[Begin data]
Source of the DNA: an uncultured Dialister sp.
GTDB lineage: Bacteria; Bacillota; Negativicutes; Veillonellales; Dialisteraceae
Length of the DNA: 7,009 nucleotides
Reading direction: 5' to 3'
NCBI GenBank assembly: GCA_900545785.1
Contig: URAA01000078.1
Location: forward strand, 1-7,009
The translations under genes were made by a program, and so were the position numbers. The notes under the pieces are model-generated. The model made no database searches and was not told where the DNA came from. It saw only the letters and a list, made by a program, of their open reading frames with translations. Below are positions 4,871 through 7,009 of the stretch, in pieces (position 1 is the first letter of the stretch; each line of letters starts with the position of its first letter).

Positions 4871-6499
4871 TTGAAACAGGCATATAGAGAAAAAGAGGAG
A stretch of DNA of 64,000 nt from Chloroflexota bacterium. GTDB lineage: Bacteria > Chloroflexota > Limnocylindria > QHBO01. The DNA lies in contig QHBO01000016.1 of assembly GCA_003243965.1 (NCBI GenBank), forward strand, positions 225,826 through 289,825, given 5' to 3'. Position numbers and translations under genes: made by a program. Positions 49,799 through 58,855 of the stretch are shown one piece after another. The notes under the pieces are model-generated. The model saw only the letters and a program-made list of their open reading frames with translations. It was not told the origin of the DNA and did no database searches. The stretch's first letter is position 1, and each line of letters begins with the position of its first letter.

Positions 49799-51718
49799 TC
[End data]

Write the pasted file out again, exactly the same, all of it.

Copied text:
Source of the DNA: an uncultured Dialister sp.
GTDB lineage: Bacteria; Bacillota; Negativicutes; Veillonellales; Dialisteraceae
Length of the DNA: 7,009 nucleotides
Reading direction: 5' to 3'
NCBI GenBank assembly: GCA_900545785.1
Contig: URAA01000078.1
Location: forward strand, 1-7,009
The translations under genes were made by a program, and so were the position numbers. The notes under the pieces are model-generated. The model made no database searches and was not told where the DNA came from. It saw only the letters and a list, made by a program, of their open reading frames with translations. Below are positions 4,871 through 7,009 of the stretch, in pieces (position 1 is the first letter of the stretch; each line of letters starts with the position of its first letter).

Positions 4871-6499
4871 TTGAAACAGGCATATAGAGAAAAAGAGGAG
A stretch of DNA of 64,000 nt from Chloroflexota bacterium. GTDB lineage: Bacteria > Chloroflexota > Limnocylindria > QHBO01. The DNA lies in contig QHBO01000016.1 of assembly GCA_003243965.1 (NCBI GenBank), forward strand, positions 225,826 through 289,825, given 5' to 3'. Position numbers and translations under genes: made by a program. Positions 49,799 through 58,855 of the stretch are shown one piece after another. The notes under the pieces are model-generated. The model saw only the letters and a program-made list of their open reading frames with translations. It was not told the origin of the DNA and did no database searches. The stretch's first letter is position 1, and each line of letters begins with the position of its first letter.

Positions 49799-51718
49799 TC